The University of Newcastle, Australia

History of Gay and Lesbian Rights Features in Waiting for Equality Exhibition

Friday, 14 February 2020

The University of Newcastle’s criminology program has contributed to the Waiting for Equality Exhibition currently on display at Watt Space Gallery until March 4.

The exhibition brings together archival and contemporary research material to focus on LGBTQ+ history as it has emerged in the city of Newcastle.

Criminologist, Dr Justin Ellis, reflects on two media items in the exhibition which both feature stories about a particularly grim period in LGBTQ-police relations in NSW. One, headlined ‘Death Boast’ in the Sydney Star Observer from 1991, deals with a 17-year-old school boy who boasted about bashing a gay man and throwing him over a cliff.

Death Boast

Another from the 2013 Sydney Morning Herald recounts the murders of 80 gay men, with 30 cases unsolved.

Unsolved Murders

Notable to the Newcastle-specific focus of the exhibition is that the collation of some of those crimes and how they were dealt with by police developed out of research conducted at the University of Newcastle by criminologist Professor Stephen Tomsen, and Dr Allen George.

Dr Ellis said police inactivity in New South Wales was tacit encouragement to the perpetrators of ‘gay hate crimes’, and to the ongoing narrative of gay men as deviant.

“The police inertia in response to this series of murders was all the more beguiling given the brutality of the attacks. It also shows how state failure to address such issues can damage an institution’s reputation for decades, with LGBTQ+ communities typically having lower confidence in police than the general population, in part as a consequence of police failure to properly investigate these murders.”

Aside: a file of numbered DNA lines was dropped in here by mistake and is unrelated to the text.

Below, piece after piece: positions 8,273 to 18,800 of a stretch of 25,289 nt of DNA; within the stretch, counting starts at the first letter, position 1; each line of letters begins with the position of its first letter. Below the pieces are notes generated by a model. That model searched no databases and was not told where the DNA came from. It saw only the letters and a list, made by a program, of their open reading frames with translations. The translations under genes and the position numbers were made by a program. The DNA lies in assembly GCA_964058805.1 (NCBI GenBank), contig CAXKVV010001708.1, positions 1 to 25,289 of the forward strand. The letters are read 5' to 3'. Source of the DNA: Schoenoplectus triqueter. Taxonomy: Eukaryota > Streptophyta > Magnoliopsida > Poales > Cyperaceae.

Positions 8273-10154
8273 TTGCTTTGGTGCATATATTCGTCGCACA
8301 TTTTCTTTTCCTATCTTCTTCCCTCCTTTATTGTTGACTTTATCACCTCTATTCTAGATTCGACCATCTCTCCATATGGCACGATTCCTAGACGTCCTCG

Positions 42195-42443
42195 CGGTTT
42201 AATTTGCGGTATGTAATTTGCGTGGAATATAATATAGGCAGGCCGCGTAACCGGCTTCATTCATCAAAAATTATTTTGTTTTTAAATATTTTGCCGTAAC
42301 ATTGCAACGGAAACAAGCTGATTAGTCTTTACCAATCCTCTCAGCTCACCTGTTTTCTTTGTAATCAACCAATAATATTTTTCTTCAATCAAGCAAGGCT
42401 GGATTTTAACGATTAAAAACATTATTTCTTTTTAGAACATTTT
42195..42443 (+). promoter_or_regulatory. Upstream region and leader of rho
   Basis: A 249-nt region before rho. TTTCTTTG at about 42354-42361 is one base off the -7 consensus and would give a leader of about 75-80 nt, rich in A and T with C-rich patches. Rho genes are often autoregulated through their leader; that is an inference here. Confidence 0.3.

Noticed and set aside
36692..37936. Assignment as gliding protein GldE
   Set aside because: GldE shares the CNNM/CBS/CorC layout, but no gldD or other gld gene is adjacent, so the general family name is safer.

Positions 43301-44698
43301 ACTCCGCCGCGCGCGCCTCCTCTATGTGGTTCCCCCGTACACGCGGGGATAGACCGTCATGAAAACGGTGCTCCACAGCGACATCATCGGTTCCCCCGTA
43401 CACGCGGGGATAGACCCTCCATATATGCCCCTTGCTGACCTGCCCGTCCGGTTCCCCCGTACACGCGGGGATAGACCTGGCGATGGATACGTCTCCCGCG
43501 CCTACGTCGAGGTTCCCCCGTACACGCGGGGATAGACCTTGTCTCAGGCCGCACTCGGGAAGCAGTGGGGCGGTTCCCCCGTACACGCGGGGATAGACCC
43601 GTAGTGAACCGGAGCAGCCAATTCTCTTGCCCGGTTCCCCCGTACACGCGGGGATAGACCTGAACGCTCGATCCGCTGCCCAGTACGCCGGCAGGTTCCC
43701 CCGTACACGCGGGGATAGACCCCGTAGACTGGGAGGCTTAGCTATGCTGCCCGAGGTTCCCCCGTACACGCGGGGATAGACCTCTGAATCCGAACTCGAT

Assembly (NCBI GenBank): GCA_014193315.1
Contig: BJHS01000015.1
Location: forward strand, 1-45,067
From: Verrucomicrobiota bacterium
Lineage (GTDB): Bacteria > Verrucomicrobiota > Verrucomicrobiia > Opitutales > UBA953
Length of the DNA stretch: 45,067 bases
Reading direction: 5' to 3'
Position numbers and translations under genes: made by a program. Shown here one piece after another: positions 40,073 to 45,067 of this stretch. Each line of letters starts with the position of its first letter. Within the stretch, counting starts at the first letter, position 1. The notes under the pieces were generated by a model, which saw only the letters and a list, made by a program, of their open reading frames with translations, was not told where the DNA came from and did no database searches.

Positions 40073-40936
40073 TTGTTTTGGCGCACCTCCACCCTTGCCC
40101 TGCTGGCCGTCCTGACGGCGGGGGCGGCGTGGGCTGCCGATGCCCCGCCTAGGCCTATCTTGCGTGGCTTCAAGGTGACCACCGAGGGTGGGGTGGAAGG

“The failure of NSW criminal justice institutions to take murders of many gay men seriously and properly investigate them from the 1980s to the early 2000s compounded the stigmatisation of gay men perpetuated by the 22 years it took to decriminalise homosexuality across Australian jurisdictions.”

“This narrative was replayed during the same-sex marriage debate and used as the basis for a moral argument against allowing same-sex couples to marry, further perpetuating overt discrimination and once again tacitly endorsing everyday casual prejudice against sexual orientation and gender identity minorities,” he said.

The Waiting for Equality exhibition at Watt Space Gallery will be coming to a close on March 4.

Waiting for Equality has developed out of an interdisciplinary research project by Dr James Bennett, Professor Marguerite Johnson, Dr Kcasey McLoughlin and Dr David Betts at the University of Newcastle and in conversation with LGBTQI+ community groups in the region.

The Waiting for Equality project is supported by a bequest from the late Mrs Janet Copley


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